Pond nets are available to check out once again. Kellen or Joe at the front desk will be able to set you up with a net and instructions; we’ve also included the information on our mobile site, (look under the “For Families” tab). It’s not a bad moment to peruse the content on that site if you are on the grounds: we are continuing to add information and activities, including information on the trees on view in the Bonsai exhibition (the exhibition is open Wednesdays, Saturdays, and Sundays).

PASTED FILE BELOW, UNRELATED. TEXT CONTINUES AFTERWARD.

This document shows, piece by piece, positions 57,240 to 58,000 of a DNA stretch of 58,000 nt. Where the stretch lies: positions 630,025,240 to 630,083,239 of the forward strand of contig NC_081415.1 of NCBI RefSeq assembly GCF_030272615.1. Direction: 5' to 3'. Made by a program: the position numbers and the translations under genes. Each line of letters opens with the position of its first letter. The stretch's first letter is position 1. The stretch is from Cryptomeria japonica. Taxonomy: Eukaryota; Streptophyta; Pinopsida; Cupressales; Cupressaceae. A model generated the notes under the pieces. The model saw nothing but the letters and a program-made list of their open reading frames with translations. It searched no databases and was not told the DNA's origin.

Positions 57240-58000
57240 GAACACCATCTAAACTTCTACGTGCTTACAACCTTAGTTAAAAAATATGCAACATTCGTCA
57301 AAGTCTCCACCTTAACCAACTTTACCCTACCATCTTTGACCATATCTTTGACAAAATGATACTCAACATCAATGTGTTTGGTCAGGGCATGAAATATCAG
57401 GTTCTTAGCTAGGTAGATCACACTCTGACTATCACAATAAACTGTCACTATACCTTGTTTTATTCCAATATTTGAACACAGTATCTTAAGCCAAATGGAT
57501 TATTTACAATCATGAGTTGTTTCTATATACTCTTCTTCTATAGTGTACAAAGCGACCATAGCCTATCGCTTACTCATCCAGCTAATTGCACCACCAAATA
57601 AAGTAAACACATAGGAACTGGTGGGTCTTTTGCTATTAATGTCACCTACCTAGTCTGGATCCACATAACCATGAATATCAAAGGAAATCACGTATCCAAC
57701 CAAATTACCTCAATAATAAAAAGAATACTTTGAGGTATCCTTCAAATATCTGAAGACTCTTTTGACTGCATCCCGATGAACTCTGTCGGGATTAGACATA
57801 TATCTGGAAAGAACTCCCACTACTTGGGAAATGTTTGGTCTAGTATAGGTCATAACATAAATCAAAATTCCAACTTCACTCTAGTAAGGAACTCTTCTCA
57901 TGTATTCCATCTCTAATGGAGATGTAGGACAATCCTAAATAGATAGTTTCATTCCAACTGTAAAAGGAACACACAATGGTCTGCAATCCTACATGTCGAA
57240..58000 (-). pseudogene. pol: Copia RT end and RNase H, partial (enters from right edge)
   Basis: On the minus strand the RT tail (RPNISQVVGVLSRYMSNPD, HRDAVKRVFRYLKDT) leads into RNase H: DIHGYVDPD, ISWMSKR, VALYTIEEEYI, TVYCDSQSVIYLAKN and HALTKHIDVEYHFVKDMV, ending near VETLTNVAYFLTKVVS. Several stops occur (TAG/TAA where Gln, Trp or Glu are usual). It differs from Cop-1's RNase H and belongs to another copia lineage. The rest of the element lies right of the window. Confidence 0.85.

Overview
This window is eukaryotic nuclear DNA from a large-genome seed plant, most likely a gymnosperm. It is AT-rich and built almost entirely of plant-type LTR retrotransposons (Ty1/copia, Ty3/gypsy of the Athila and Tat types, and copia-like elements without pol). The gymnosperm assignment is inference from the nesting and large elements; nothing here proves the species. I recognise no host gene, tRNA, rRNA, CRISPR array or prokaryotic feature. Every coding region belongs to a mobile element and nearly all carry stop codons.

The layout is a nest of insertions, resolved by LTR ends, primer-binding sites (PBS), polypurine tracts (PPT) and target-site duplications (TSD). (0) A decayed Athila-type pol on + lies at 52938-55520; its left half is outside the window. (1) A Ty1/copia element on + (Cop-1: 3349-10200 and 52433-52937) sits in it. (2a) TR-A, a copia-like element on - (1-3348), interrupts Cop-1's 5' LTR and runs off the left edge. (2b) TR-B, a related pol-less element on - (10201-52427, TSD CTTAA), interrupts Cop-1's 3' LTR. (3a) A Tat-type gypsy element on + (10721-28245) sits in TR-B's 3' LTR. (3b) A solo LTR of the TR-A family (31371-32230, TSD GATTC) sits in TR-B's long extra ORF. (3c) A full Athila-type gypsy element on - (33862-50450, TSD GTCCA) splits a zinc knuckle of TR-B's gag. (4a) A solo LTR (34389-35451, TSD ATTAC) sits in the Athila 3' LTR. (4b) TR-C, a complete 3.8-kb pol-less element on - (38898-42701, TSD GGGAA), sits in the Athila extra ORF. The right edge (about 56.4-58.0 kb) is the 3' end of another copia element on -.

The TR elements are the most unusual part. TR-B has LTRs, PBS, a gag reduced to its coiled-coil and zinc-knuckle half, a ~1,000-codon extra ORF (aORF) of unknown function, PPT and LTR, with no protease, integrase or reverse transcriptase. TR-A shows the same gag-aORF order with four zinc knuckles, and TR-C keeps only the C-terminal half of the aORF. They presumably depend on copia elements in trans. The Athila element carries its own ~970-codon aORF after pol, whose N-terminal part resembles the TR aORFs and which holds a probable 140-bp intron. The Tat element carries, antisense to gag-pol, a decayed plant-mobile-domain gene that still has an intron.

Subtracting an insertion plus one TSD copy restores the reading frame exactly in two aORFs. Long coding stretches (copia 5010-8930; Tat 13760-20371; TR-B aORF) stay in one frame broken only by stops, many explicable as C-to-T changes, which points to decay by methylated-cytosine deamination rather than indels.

In June we host three walks that offer different perspectives on the landscape. Co-land managers Kyle Welna and Robert Kaleta lead a tree walk that introduces different aspects of the urban forest (including the oak savannah); Chuck Stebelton is back among the birds for his monthly walk; and artist-in-residence Angela Kingsawan of Yenepa Herbals (find her on Instagram) begins a monthly series of cultural plant walks. Yenepa Herbals was formed to create access to traditional herbal medicine for communities of culture, and Kingsawan’s walks will take in Lynden’s intentional, story-telling gardens as well as the corners less subject to human intervention. If you prefer to have your dog lead you around the sculpture garden, there is always dog day. Artist-in-residence Jenna Knapp launches this summer’s programming for the Labyrinth Society of Lynden Sculpture Garden with a new moon activity, Planting Seeds of Intention, and a sound bath with Sevan Arabajian-LawsonTuesdays in the Garden is now running weekly, and summer camps begin at the end of the month.